In Vangas v. Montefiore Medical Center, 11-cv-6722 (SDNY 4/3/15), the Southern District of New York (among other rulings) upheld a jury verdict that the defendant failed to accommodate the plaintiff’s disability (cancer) in violation of the New York State Human Rights Law.
In this disability discrimination case, defendant terminated plaintiff from her position as an analyst about five months after she was diagnosed with cancer and after she exhausted her FMLA leave.
The law generally provides that “the employer’s response to the employee’s request and any ensuing dialogue about the impact of the proposed accommodation on the employer’s business inform the determination of whether a reasonable accommodation exists.”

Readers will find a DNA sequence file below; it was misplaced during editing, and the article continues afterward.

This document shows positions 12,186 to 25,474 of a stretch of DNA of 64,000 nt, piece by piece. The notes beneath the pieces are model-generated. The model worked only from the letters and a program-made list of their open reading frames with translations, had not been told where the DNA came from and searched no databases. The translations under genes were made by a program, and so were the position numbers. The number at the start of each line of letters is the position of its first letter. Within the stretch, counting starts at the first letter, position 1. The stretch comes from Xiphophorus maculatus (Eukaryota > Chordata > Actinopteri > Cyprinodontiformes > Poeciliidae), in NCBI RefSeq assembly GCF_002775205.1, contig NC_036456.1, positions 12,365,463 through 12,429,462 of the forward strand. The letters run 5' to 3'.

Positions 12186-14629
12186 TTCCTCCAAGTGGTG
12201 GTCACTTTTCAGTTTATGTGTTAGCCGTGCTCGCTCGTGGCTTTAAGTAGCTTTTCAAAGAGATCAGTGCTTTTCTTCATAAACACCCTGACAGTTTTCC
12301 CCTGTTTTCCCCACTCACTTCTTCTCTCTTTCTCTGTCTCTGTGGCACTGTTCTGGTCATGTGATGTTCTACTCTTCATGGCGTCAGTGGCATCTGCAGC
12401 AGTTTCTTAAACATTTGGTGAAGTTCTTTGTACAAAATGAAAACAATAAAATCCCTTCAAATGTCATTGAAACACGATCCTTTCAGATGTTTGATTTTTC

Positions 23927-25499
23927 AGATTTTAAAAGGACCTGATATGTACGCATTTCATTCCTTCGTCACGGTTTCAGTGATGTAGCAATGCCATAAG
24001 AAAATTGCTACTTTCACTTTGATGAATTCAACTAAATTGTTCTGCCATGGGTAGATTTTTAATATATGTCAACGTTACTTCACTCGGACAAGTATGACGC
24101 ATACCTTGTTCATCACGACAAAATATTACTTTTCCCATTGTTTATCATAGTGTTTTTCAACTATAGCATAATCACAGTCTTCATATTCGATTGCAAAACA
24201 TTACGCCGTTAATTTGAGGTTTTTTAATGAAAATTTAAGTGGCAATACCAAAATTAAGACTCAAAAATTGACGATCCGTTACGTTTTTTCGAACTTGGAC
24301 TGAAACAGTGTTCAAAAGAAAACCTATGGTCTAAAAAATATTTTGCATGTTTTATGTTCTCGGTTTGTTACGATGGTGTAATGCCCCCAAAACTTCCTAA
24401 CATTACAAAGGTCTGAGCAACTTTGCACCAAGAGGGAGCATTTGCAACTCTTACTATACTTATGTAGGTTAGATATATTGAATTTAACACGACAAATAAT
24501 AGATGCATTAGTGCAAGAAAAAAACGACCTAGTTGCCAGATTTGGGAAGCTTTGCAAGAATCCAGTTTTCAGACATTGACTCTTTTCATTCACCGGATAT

In upholding the jury verdict for plaintiff, the court explained:
Here, the jury heard evidence that Mrs. Vangas specifically requested to work from home, and that this request was either summarily rejected or simply ignored. [T]he NYSHRL prizes reasonableness, and nothing can be more reasonable than an open-minded discussion resulting in a viable compromise. In the case of the request to work from home, there was no such discussion and, therefore, no such compromise. Moreover … the jury heard evidence that would have allowed them to conclude that the proposed accommodation was possible, and therefore presumably reasonable and would not have caused undue hardship on MMC, but that it was unwilling to extend that option to employees below a certain level. Therefore, Mrs. Vangas met her burden at trial of proving the existence of a reasonable accommodation that would have enabled [her] to perform the essential functions of … her position.
This decision does not, of course, stand for the proposition that working from home is a reasonable accommodation in general, or in all cases.